Woodstock: Three Days of Peace and Music (1970) dir. Michael Wadleigh
There was a feeling of uninhibited honest naturalism in "Woodstock" which would be very difficult to duplicate today. This is the experience of watching the landmark "Woodstock", the ability of Michael Wadleigh to break any sort of wall between subject and the camera. His subjects are so genuine and candid, whether they love or loath this unique concert experience, it takes just a one line or sound bite from anyone on camera to capture all the texture of this era.
This is one of the reasons why "Woodstock" is not only the greatest-ever concert film, but one of the greatest documentaries ever made - a unique experience capturing the cultural and political importance of the monumentally huge concert with all it's peace, love and rock 'n' roll texture intact.
Director Michael Wadleigh, with his army of camera and sound men, didn't have enough 16mm stock to shoot every act on the bill, not even every song played and so the filmmakers had to pick and choose the right songs. While acts like Crosby, Stills & Nash, Jimi Hendrix,The Who were some of the biggest names in rock, we find some of the most memorable performances in bands like Ten Years After, Richie Havens and Sha Na Na - artists who, in retrospect, have been defined by their Woodstock appearances.
My personal favourite has to be Santana's "Soul Sacrfice", with the scene stealer 19 year old Michael Shrieve’s legendary drumming. It features the best drum solo I've ever seen anchoring the tightest performance of the event.
On a technical level Woodstock trumps all other concert films because of its achievements in epic and spectacular visual grandeur. It was shot on 16mm and blown up to 70mm, but of course a 16mm film frame has a 1.33:1 aspect ratio and 70mm has a 2.20:1 ratio which allowed Wadleigh to experiment with some magnificent split screen effects. And has there ever been a more glorious use of this technique? Hadleigh and his editors, Thelma Schoonmacher and Martin Scorsese, explore every inch of the widescreen frame, using multiple frame sizes and aspect ratios to frame the subjects. In the opening moments it’s a cropped frame, with the left and right portions of the frame cut off as black. But once the music starts the editors fill in the space like an ever changing jigsaw puzzle of imagery, giving us the illusion of being all around the concert at once.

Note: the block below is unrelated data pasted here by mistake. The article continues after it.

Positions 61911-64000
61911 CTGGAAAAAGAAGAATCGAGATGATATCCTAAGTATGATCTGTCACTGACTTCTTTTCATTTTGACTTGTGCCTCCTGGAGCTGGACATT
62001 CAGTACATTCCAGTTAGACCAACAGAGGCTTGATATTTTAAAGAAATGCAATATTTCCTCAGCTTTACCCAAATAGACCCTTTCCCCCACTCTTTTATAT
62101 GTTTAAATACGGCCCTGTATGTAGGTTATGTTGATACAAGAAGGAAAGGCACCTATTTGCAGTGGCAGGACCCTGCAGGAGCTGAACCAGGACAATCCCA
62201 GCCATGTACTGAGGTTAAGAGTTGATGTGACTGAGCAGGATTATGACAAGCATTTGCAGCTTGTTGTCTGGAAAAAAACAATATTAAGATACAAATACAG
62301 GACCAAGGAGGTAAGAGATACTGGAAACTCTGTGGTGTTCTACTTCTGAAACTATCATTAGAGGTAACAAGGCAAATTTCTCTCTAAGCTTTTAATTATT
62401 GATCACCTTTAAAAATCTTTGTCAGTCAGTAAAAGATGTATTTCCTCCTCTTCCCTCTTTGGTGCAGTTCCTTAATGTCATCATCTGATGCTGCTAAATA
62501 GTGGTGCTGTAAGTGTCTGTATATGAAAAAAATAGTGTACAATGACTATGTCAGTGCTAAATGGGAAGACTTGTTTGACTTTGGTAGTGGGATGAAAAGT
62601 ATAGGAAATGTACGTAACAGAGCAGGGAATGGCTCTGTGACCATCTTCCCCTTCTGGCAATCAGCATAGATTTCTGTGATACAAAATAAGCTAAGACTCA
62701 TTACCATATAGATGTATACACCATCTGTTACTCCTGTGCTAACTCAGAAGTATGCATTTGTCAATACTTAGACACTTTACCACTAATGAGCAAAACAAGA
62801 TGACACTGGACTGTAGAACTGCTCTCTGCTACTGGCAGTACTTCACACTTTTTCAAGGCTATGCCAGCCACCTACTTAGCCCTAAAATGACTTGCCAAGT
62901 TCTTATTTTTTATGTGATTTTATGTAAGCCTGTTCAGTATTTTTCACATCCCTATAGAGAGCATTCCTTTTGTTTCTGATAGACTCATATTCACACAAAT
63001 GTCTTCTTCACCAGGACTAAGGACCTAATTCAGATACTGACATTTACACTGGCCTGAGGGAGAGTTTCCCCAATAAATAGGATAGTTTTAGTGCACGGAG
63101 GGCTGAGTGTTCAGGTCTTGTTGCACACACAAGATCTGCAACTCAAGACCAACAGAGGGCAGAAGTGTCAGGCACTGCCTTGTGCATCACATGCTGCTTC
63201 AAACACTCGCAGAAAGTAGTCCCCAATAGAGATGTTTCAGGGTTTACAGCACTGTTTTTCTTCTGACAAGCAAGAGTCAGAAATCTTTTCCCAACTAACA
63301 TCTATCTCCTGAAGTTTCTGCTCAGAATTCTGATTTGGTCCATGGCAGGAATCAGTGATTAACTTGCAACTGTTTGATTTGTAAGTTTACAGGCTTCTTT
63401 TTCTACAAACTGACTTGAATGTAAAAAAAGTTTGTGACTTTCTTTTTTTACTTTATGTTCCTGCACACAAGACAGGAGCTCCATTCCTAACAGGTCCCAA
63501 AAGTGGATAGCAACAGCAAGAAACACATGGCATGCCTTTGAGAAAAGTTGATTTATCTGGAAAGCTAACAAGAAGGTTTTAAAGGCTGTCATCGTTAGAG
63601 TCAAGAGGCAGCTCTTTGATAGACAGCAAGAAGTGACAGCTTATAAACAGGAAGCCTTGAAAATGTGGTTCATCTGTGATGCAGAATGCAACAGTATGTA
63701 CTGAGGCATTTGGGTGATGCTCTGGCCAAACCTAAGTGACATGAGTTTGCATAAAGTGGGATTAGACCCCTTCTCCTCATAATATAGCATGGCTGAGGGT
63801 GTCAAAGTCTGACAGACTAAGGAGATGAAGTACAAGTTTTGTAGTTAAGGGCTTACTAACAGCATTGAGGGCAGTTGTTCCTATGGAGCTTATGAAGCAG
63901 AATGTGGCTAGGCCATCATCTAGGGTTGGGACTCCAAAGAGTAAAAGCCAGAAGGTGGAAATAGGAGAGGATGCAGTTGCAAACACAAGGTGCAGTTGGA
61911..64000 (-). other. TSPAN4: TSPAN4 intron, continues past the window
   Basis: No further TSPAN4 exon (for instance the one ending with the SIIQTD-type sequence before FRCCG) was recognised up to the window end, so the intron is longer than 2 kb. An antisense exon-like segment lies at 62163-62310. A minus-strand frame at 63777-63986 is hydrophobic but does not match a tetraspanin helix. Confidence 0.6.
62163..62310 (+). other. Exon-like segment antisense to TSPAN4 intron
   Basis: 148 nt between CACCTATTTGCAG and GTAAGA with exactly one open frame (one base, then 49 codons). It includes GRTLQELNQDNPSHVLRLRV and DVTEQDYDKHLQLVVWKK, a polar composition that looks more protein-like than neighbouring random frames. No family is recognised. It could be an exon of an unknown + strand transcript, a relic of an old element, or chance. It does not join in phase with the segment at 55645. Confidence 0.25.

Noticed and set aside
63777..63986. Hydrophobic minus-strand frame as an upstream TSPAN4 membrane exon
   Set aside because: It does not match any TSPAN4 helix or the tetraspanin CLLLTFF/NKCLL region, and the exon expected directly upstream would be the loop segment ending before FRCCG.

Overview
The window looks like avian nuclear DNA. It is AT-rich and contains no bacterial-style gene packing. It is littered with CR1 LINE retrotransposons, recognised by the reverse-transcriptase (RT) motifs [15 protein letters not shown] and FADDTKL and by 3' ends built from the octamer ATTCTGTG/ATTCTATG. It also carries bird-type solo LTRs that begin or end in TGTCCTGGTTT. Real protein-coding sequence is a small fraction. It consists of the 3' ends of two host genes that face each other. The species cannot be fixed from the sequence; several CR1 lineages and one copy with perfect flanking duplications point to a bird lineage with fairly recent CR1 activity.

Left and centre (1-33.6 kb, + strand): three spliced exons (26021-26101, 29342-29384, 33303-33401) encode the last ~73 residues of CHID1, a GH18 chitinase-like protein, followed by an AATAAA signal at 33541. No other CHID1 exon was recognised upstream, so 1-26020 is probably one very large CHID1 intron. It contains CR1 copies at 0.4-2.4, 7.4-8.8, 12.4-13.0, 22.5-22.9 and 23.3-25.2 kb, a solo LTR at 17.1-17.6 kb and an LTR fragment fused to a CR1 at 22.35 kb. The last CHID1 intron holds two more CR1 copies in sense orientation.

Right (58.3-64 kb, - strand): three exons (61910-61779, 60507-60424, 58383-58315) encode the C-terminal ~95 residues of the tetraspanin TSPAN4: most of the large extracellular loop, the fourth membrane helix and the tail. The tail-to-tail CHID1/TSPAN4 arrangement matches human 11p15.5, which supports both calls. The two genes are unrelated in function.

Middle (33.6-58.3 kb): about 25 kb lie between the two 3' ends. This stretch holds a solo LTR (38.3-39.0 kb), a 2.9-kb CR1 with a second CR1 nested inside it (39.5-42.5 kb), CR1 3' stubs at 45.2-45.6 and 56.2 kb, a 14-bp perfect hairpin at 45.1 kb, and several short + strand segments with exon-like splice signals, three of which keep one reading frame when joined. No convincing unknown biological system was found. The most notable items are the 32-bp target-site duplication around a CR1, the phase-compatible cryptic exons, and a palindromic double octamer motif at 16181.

Each musical act seems to have it's own a unique visual design. Jimi Hendrix’s songs are shot almost exclusively with a long lens, and even occasionally changing the shutter angle for a staccato effect. The stupendous "Soul Sacrifice" song by Santana is almost all extreme wideangle lenses, upclose and personal with Carlos Santana screaming away on his guitar,
The night music has a completely different look and feel to the day music. For Sly and Family Stone, though there are a dozen performers on stage the camera is focused entirely on Sly, who glows and pops out of the black background in the bright spotlight. And the rocking Who track, "Summertime Blues", is covered well by the band with multicoloured lights separating Pete Townsend and Roger Daltry with distinct looks.
The large disconnect between the youth and middle-aged in the 1960's is wholly palpable in the verite scenes in between the concert footage. Whether the hippies appear inspiring or completely out to lunch with extreme idealism their uninhibited genuineness is all that we require from a documentary. Perhaps my favourite scene (music included) is the port-o-potty maintenance guy whom we see literally sucking out the shit from the portable toilets, then telling us that he has sons both there at Woodstock and on the front lines at Vietnam. If anything he represents bridge which connects the youth and the middle-aged. Enjoy.